2.The concept of reproductive rights in 1994 ICPD and women’s and adolescent girls control over bodies should not be extended to cover right to carry out sex selection of males before conception, sex selective abortion of females or sex balancing.
    3.Governments should address the common factors underpinning unsafe abortion and sex selection of males/sex selective abortion of females is several Asian countries with daughter aversion
    4.We need both implementation of Acts against sex selection/sex selective abortion and legalization of safe abortion (for other reasons) for women and adolescents girls and work on larger issue of preventing daughter aversion. One strategy cannot privilege the other, cannot follow an either-or approach. The three efforts must ideally go together.
    5. We need to strengthen provision of safe abortion in government facilities upto PHC level. Government is more accountable than private sector to implement both laws against sex selection/sex selective abortion and provide legal and safe abortion.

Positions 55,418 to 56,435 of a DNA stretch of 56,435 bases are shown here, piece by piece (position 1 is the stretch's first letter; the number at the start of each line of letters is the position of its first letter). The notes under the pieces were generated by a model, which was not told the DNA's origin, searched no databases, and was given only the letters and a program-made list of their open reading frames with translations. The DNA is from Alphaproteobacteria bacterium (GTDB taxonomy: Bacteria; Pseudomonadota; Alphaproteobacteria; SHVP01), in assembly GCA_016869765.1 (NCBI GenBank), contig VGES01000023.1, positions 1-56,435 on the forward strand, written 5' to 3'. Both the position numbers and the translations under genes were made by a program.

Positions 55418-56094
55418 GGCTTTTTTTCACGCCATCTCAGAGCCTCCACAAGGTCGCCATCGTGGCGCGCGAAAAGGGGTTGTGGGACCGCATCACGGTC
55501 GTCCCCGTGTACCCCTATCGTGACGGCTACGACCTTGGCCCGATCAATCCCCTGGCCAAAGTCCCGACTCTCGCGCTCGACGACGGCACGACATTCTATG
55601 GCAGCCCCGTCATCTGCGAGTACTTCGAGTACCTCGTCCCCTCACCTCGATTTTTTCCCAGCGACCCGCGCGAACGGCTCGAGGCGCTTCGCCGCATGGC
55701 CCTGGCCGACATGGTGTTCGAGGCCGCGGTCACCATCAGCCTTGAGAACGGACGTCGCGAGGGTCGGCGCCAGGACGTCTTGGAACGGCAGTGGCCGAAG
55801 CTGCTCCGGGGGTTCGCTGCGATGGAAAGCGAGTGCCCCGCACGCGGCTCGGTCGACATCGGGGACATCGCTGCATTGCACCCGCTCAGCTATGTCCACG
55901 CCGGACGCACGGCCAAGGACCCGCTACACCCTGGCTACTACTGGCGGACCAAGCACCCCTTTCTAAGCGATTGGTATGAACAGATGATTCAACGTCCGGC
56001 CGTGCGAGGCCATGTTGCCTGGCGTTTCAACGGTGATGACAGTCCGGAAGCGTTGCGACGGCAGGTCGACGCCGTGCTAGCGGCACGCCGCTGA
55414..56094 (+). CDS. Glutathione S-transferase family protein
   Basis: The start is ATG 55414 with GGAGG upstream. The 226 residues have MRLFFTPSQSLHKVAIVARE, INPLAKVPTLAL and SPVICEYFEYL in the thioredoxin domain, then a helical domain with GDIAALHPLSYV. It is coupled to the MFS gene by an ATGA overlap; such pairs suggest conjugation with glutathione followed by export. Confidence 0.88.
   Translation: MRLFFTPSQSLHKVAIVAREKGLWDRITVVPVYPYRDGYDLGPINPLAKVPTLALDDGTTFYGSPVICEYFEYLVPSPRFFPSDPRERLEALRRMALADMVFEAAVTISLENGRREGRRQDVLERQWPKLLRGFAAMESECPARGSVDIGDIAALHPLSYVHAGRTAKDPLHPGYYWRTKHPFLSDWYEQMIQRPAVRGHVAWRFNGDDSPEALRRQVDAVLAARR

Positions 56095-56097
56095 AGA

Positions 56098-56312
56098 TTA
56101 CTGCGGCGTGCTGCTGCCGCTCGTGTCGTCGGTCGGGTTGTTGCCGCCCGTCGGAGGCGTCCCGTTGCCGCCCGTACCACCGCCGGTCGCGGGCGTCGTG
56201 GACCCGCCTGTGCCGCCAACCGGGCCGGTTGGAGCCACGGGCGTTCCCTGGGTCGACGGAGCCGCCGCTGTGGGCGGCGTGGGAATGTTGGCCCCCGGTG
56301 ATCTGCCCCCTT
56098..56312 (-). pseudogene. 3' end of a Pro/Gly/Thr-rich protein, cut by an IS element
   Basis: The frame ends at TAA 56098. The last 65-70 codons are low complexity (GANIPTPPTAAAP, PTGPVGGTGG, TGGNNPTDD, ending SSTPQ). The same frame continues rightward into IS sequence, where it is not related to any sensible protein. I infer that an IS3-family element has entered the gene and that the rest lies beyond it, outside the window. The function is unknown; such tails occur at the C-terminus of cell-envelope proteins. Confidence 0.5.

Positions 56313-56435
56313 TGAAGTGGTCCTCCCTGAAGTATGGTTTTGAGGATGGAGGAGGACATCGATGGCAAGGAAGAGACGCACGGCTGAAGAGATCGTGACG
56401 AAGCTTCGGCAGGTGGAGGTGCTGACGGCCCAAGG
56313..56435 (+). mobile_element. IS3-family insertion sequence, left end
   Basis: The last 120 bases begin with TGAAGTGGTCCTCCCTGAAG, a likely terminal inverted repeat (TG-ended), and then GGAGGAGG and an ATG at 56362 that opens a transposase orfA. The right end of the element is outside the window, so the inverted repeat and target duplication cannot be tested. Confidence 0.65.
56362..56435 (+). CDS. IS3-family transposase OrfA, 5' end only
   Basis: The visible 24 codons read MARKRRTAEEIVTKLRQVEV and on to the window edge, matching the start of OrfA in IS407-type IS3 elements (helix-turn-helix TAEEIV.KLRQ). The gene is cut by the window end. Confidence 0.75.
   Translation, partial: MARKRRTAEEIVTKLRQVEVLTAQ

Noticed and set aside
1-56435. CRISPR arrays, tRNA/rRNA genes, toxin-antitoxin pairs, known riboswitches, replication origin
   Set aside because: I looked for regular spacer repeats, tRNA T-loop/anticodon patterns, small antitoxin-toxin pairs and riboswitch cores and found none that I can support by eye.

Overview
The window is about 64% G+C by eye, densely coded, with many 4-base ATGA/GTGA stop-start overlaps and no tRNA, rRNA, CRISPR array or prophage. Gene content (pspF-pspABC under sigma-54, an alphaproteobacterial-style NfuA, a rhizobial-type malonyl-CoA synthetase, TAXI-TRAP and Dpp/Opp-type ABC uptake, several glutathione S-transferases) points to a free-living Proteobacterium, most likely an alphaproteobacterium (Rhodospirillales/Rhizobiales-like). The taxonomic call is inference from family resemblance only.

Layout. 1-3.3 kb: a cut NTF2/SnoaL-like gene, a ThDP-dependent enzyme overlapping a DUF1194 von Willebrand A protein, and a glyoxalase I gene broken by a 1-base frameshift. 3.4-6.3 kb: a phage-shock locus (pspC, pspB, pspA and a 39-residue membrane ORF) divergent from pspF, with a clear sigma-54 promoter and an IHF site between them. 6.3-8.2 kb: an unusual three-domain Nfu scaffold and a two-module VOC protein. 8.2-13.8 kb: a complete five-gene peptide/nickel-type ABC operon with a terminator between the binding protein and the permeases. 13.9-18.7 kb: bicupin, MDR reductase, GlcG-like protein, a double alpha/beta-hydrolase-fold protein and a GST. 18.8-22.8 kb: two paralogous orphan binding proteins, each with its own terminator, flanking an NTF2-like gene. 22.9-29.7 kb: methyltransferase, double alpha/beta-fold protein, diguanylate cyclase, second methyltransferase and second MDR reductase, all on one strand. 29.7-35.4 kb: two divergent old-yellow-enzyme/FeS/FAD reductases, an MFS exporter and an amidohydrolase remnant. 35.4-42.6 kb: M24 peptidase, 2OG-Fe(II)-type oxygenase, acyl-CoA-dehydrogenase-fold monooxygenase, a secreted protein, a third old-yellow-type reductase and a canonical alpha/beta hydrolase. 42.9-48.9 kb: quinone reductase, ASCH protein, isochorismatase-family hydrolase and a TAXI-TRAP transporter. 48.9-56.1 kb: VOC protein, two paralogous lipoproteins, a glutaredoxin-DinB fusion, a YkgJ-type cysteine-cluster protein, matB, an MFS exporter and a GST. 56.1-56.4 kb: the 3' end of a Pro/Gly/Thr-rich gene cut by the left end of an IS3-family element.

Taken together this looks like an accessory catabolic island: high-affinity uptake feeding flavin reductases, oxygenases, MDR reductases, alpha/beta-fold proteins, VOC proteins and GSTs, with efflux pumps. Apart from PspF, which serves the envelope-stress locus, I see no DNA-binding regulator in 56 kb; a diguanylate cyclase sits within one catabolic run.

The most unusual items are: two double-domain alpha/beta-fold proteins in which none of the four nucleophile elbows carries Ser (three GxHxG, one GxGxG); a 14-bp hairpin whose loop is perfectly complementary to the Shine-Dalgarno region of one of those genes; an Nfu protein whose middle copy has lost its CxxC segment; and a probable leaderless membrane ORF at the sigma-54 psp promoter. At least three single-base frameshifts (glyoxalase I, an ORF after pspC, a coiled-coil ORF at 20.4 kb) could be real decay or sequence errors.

6.Both symptoms and causes of sex selection and sex selective abortion need to be addressed. One cannot argue that only root causes of daughter aversion should be addressed, as it is a private good (not sundari's argument). In which case abortion is also a private good, unless it is argued that it is a population control agenda.
    7. Lastly, we need to combine 'individual' reproductive and sexual rights and 'choice' framework (which should not be over ridden by cultural values, like religious beliefs against safe abortion) with a broader concept of reproductive justice (coined by women of colour) which is interested in women's and girls collective rights and well being and located in the larger political economy of privatization, inequities, malnutrition, poverty etc..

    Citizen of India.

    for details of a consultation in south India on this issue please write to Bimla Chandrashekar, Director Ekta,

  16. One solution:
    Before using ultrasound patient should write down if patient choose to make an abortion if the baby is healthy or not. Showing an ID.
    At this point the patient do not know the gender.
    If the answer is "NO" and the ultrasound will show a girl, the answer is clear that this is about gender selection if the patient makes an abortion in the future.

    The missuse in this case will be that most patients out for gender information will write down "YES". This should be panished in some way to be prevented. But not taken to far, considering risk at stake.